- September 25, 2011 at 4:31 am #29241
PRECURSOR NOTE:This is a fundamental understanding of networking itself, how it works. This is not intended to show you how to network together computers, but rather how the networking itself actually worksPart 1:bits & BYTESA computer can only understand, at the basic level, ones and zeros (1 and 0). Basically, if the processor has power, its a 1, if it doesn't, its a zero.A single 1 or 0 is called a *bit*Most programs don't deal with ones or zeros, they deal with larger numbers, so someone decided to put 8 bits together to make a byte, a byte is simply 8 ones or zeros in a row, like this:10010110a byte can represent a number from 0 - 255.this numbering system is called *binary* and its the base of all computing.Binary may seem complicated at first, but once you get familiar with it, you will see that its not all that complex.First, lets take a look at the normal, everyday numbering system, its called the decimal system, and it uses 10 different symbols to represent its numbers, so its called a base10 numbering system (decimal means 10)the symbols of the decimal numbering system are:0 1 2 3 4 5 6 7 8 9binary has two symbols, 0 and 1, so its a base2 system (binary, the bi means two).All numbering systems work in the same way, the first number (from right to left) is always the ones place, in the decimal system, thats a number from 0-9, in binary its 0-1.The second column is worth the base number, so in decimal, it would be 10 and in binary it would be 2.for a visual explanation:0 in binary = 0 in decimal1 in binary = 1 in decimal10 in binary = 2 in decimal11 in binary = 3 in decimaleach number places value in binary keep doubling, so from right to left the values go like this:1248163264128and so onto change from binary to decimal, you add up all the *ones* in their places. so a number like 10010110 would translate like this:10010110128 + 0 + 0 + 16 + 0 + 4 + 2 = 160You may be asking yourself what the numbers that your internet provider gives you mean a number like: 6Mbwell, the prefix (M) is a multiplier, im not sure what its actually called, but thats what i call it, it works like the Metric form of mesurementK = KiloM = MegaG = GigaT = Terathe suffix (b) represents the type of data that is being sent, a little b ALWAYS represents bits, and a big B ALWAYS represents Bytes, It's important to note that people can get confused if you mix them up, and the difference in speed or amounts is 8x, so its a big deal.The prefix is also important, the multiplier in Binary is 1024 (NOT 1000) so 1KB(1KiloBytes) is 1024Bytes andSeptember 25, 2011 at 4:39 am #33486
Part 2:TCP & UDPMost of you probably wont know what TCP and UDP are, sure you may have HEARD of them, but you dont know what they mean, what they do, or what the differance is.Tcp and UDP are two networking Protocols.Tcp (Transmission Control Protocol) is the more widely used of the two and provides a very consistent quality of data, it checks the incoming data to make sure its not corrupt, while at the same time it also causes the protocol to be slightly slower.UDP (User Datagram Protocol) is a much faster protocol, but its also less reliable, it does NOT check the data that it receives, so it often doesn't get complete or valid packets.They both have places where they should be used, and places where they should not, an example.VoIP Services (Voice over IP) Services, which allow you to talk to someone else over the internet need to use TCP to maintain a quality conversation, if you lose a couple of packets of VoIP data, then you likely will not be able to understand what the other person just said.Video Services, which stream video over the internet should use UDP for two reasons, one: it will save bandwidth and two: if you lose a couple of packets of a video stream you may get an artifact or two in your video (artifacts are the little squares of color that appear or are misplaced), Generally this won't depreciate the quality of the video, and is ignored.September 25, 2011 at 4:48 am #33487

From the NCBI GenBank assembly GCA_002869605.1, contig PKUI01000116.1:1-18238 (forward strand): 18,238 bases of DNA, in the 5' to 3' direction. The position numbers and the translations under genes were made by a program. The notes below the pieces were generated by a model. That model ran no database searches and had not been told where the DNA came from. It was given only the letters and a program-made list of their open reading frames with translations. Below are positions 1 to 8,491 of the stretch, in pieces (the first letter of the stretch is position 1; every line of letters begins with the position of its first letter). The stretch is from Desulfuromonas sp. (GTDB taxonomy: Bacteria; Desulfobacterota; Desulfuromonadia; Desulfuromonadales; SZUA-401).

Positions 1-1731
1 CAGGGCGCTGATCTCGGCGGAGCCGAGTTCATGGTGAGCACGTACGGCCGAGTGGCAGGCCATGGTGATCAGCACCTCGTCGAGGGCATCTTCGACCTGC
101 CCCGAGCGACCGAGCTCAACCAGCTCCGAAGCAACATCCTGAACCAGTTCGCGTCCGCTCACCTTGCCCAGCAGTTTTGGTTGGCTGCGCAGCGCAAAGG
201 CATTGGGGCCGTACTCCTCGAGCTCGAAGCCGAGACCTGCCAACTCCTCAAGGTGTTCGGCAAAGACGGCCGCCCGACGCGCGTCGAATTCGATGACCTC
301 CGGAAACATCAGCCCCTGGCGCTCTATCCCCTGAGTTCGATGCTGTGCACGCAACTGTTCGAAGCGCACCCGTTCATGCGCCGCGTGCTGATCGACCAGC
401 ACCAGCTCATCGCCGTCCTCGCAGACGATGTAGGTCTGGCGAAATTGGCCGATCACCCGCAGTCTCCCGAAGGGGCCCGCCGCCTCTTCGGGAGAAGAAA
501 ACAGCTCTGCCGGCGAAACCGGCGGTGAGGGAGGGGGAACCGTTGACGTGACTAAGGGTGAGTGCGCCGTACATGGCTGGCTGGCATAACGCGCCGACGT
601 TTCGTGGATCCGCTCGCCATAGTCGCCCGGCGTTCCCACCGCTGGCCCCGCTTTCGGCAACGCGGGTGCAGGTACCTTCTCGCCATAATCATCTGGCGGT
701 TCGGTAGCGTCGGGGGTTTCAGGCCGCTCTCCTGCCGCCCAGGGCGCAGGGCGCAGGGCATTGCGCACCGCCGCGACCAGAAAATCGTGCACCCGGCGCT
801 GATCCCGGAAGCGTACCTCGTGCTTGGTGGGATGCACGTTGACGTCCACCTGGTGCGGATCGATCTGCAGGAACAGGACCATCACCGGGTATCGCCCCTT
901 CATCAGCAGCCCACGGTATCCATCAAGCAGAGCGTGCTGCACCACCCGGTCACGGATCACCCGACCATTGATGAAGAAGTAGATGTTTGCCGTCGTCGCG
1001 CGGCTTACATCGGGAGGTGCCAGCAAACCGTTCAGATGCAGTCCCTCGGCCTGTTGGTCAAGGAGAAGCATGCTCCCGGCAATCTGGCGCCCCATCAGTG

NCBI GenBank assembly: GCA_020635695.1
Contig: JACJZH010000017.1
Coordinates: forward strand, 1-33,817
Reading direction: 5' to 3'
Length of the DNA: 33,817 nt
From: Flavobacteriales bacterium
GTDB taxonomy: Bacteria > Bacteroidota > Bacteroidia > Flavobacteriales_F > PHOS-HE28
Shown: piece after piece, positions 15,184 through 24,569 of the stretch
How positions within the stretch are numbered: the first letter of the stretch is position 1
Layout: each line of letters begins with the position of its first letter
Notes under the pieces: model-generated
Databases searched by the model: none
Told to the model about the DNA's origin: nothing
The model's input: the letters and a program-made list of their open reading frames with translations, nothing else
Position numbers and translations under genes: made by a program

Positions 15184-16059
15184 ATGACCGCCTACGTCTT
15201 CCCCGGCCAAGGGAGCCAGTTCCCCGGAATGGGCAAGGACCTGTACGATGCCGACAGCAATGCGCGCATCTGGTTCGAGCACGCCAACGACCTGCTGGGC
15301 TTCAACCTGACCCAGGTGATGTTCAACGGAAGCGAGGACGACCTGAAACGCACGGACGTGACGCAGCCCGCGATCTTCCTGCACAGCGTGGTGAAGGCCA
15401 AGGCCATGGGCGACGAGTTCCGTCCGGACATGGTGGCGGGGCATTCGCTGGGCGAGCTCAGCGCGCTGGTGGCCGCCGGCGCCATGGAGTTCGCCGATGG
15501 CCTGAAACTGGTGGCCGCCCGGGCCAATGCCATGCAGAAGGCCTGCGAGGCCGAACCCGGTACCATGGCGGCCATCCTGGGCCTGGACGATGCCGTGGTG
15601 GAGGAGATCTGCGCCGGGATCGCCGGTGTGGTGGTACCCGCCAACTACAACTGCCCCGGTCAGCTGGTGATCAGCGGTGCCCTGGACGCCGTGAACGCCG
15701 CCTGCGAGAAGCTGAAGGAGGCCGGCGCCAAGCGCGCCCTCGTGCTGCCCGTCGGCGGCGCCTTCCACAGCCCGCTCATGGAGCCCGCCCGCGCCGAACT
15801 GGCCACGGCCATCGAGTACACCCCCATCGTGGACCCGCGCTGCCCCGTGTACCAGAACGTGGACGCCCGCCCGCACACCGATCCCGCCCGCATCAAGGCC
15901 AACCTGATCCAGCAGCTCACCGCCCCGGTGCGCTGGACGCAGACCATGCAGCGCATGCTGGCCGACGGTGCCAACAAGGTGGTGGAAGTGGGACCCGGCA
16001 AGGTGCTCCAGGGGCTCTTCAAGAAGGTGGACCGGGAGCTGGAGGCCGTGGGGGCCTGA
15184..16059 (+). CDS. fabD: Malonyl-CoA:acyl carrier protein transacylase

Part 3:Data TypesAt this point, you may be wondering how larger number are sent over the network, or even how text is sent, what about pictures? or dates?Well, each of those has its own unique way of being sent over the internet, and yet, they each have a core similarity as well. All the data types must be broken down into a binary stream to be sent over the network.For starters, you know that numbers that range from 0-255 (a byte) can be sent over the network simply as a series of ones and zeros.if you put two of those "bytes" together you get what we call a "short" which is 16 bits long and has a range of 0-65535I dont have time to finish this post at the moment, so i will continue it when i returnSeptember 29, 2011 at 5:15 pm #33488
In the world of computers, networking is the practice of linking two or more computing devices together for the purpose of sharing data. Networks are built with a combination of computer hardware and computer software. Some explanations of networking found in books and tutorials are highly technical, designed for students and professionals, while others are geared more to home and business uses of computer networks.May 15, 2012 at 5:39 am #33489
This has been really an insightful… thanks for sharing…February 6, 2013 at 11:35 am #33490
It is never been so easy to have information of networking fundamentals to every common man. This is the same with me. I like the post presented here but I am not able o understand technical aspect of this fundamental.March 28, 2013 at 6:14 am #33491
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